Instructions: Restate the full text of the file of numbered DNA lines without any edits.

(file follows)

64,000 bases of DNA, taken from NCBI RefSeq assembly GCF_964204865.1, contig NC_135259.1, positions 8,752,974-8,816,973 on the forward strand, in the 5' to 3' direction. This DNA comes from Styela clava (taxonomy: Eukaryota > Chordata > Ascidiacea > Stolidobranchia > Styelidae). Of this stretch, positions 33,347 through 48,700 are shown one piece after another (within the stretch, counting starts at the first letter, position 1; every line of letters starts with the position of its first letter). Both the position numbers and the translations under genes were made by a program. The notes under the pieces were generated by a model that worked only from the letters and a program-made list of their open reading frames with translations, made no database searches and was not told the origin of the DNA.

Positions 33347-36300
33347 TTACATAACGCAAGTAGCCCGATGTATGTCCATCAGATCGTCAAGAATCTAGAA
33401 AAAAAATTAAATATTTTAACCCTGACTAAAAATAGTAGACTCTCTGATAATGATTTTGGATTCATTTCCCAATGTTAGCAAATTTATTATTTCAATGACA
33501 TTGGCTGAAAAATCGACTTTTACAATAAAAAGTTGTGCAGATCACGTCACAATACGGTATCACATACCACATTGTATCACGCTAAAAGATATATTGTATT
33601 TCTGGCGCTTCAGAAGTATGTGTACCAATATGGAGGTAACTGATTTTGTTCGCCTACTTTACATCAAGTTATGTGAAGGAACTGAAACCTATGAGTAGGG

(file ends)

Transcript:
64,000 bases of DNA, taken from NCBI RefSeq assembly GCF_964204865.1, contig NC_135259.1, positions 8,752,974-8,816,973 on the forward strand, in the 5' to 3' direction. This DNA comes from Styela clava (taxonomy: Eukaryota > Chordata > Ascidiacea > Stolidobranchia > Styelidae). Of this stretch, positions 33,347 through 48,700 are shown one piece after another (within the stretch, counting starts at the first letter, position 1; every line of letters starts with the position of its first letter). Both the position numbers and the translations under genes were made by a program. The notes under the pieces were generated by a model that worked only from the letters and a program-made list of their open reading frames with translations, made no database searches and was not told the origin of the DNA.

Positions 33347-36300
33347 TTACATAACGCAAGTAGCCCGATGTATGTCCATCAGATCGTCAAGAATCTAGAA
33401 AAAAAATTAAATATTTTAACCCTGACTAAAAATAGTAGACTCTCTGATAATGATTTTGGATTCATTTCCCAATGTTAGCAAATTTATTATTTCAATGACA
33501 TTGGCTGAAAAATCGACTTTTACAATAAAAAGTTGTGCAGATCACGTCACAATACGGTATCACATACCACATTGTATCACGCTAAAAGATATATTGTATT
33601 TCTGGCGCTTCAGAAGTATGTGTACCAATATGGAGGTAACTGATTTTGTTCGCCTACTTTACATCAAGTTATGTGAAGGAACTGAAACCTATGAGTAGGG